To be perfectly honest with you, opinions were mixed. While Robbie’s former position of the “Trail Boss” still held weight with some, other’s felt that he had long since abandoned the scene that once held him in such high regards. Having been friends with Robbie for 15+ years, I fall into that first category, and I was actually pretty interested to see just what he and Neal would cook up. I mean he was instrumental in the creation of two of my favorite frames of all time, the Standard Trail Boss and the Terrible One Progression!

The TRF is exactly what you would expect a modern day trails frame to be. The geometry is pretty standard with a 74.5° head tube, 71° seat tube, 11.65″ bottom bracket height, 13.85″ rear end length and 8.75″ standover. The slimmed down 100% Cult Classic tubing, tapered seatstays and tiny dropouts give the frame a svelte look, while the gussets on both the top and down tubes reassure you that it’s not going to blow apart if you come up short on something. Cult also made sure that the rear end has plenty of room to accommodate tires up to 2.4″ wide. Two things that immediately caught my eye when I first pulled the frame out of the box were the welds and the frame’s finishing details. The ED black coating Cult used on the TRF doesn’t hide anything, and you can see that the welds are consistent with even beads around every tube junction. The subtle Cult logos embossed on the top tube gusset, integrated seat clamp and the seatstay bridge, and the nicely machined bottom bracket and head tube give the frame a very finished and polished look. While Cult is pretty infamous for their wild graphics, they kept things toned down with the clean gray and white ones they chose for the TRF.

One thing that I know is going to be a sticking point for some people out there is the removable seatstay brake mounts and cable stop. I’ve only owned one frame with removable mounts, and though I never had any issues with them, I still prefer the mounts and cable stop to be welded on. I also prefer the mounts to be on the chainstays, but all of that is just a matter of personal preference.

I think Cult’s first foray into producing a trails frame is a damn good one! It ticks the boxes both geometry-wise and looks-wise, and it comes from the minds of two guys who left lasting impressions on both the trails and race scenes. Now if we can only get them back out into the woods aboard their own personal TRFs!

Cult’s TRF frame is available now from your favorite shop or mail order and will set you back right around $330.

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bmx trails dirt jumping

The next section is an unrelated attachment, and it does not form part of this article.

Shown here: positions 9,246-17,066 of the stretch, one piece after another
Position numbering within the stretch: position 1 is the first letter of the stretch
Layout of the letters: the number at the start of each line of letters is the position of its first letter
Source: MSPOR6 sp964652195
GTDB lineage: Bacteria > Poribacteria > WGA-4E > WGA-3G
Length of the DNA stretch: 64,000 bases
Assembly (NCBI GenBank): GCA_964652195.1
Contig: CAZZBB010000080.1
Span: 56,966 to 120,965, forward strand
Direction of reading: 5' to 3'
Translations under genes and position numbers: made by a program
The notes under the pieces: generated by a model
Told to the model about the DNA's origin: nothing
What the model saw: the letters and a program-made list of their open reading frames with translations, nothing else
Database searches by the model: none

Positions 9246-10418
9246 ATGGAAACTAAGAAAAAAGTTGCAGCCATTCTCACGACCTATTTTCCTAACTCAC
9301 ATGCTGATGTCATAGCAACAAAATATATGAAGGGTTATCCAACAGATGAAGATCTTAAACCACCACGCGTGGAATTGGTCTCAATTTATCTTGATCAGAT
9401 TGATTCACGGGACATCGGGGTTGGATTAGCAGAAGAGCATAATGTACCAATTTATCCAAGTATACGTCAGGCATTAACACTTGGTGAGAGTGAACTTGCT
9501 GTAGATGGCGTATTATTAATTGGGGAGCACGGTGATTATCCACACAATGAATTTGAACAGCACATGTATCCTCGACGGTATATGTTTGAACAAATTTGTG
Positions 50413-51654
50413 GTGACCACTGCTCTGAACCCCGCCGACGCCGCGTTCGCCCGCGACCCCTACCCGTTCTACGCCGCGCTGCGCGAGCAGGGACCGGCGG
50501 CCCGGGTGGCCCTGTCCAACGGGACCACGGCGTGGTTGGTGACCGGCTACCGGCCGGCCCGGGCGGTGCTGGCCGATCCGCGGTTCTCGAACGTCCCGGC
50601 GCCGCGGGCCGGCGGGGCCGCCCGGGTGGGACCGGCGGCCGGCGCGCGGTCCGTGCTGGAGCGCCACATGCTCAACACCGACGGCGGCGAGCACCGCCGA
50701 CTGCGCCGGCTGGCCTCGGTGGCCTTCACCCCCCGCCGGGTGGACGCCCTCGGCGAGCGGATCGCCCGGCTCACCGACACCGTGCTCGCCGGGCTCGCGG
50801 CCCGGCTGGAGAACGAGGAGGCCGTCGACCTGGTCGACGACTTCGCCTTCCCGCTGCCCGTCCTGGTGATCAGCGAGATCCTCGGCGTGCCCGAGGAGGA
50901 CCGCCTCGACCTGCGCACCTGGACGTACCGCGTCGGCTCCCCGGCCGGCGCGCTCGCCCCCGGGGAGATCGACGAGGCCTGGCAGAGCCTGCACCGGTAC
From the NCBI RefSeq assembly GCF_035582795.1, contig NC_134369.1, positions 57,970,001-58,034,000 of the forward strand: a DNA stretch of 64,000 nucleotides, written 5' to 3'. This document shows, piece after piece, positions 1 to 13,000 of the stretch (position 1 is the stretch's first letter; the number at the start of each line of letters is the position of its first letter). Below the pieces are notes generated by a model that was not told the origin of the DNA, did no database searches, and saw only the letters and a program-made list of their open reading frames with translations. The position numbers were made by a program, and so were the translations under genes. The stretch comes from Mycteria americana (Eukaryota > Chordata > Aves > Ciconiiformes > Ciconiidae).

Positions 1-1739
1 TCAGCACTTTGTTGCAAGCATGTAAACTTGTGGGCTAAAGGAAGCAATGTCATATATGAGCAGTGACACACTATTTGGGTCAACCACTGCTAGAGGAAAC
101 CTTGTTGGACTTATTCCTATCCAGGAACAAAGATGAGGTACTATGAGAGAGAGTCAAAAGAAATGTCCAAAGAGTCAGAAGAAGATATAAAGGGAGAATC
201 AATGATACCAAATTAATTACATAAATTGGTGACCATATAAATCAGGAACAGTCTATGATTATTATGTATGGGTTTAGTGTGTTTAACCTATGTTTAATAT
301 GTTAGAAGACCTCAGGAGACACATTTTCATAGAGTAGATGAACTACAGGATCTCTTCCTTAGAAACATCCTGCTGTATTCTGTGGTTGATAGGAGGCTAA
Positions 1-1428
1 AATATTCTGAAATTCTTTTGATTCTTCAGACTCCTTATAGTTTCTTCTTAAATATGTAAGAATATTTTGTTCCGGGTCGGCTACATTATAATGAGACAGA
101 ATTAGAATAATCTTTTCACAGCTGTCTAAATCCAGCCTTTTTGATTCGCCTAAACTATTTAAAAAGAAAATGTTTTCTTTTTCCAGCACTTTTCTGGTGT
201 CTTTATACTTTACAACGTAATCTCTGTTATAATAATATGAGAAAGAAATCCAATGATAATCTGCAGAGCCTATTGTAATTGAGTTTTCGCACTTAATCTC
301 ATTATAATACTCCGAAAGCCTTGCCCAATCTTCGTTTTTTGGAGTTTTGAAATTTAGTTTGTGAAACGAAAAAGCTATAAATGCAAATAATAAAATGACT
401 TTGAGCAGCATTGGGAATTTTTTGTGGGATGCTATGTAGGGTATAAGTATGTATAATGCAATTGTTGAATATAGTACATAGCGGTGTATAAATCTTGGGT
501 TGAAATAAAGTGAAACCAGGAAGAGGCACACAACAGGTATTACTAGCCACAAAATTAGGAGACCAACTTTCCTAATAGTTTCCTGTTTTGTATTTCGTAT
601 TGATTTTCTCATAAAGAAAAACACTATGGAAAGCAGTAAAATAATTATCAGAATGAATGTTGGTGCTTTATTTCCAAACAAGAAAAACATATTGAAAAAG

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bmx trails dirt jumping
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bmx trails dirt jumping
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bmx trails dirt jumping
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bmx trails dirt jumping
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bmx trails dirt jumping
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Specs

Top Tube Lengths: – 20″, 20.5″, 20.75″, 21″, 21.25″
Chainstay Length: – 13.85″
Head Tube Angle: – 74.5°
Seat Tube Angle: – 71°
Standover Height: – 8.75″
BB Height: – 11.65″
BB Type: – Mid
Dropouts: – 14mm
Brake Mounts: – Removable on Seatstays
Weight: – 5lbs 2oz (21″tt on my scale)
Colors: – ED Black
Country of Origin: – Taiwan
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TRF Frame Promo featuring Steven Mack

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Up Close: Deluxe PA Model Frame

Deluxe has always been known for producing clean and simple frames geared towards riding trails. Their latest frame, The PA Model continues those traditions and also builds upon them. The result is a frame that is totally Deluxe but with just the right touch of modern features and details.

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Up Close: S&M Trackmark Tire

A couple of weeks ago we looked at S&M’s Mainline tire. Today we’re going to get a gander what S&M says is the perfect rear tire to compliment it in the woods, the Trackmark. S&M bills the Trackmark as their race tire but don’t go thinking that this is anything like the overly knobby motocross-esque race tires of old. The Trackmark was designed for modern day racing applications, aka well groomed and packed tracks. Sounds similar to the way trails are these days doesn’t it?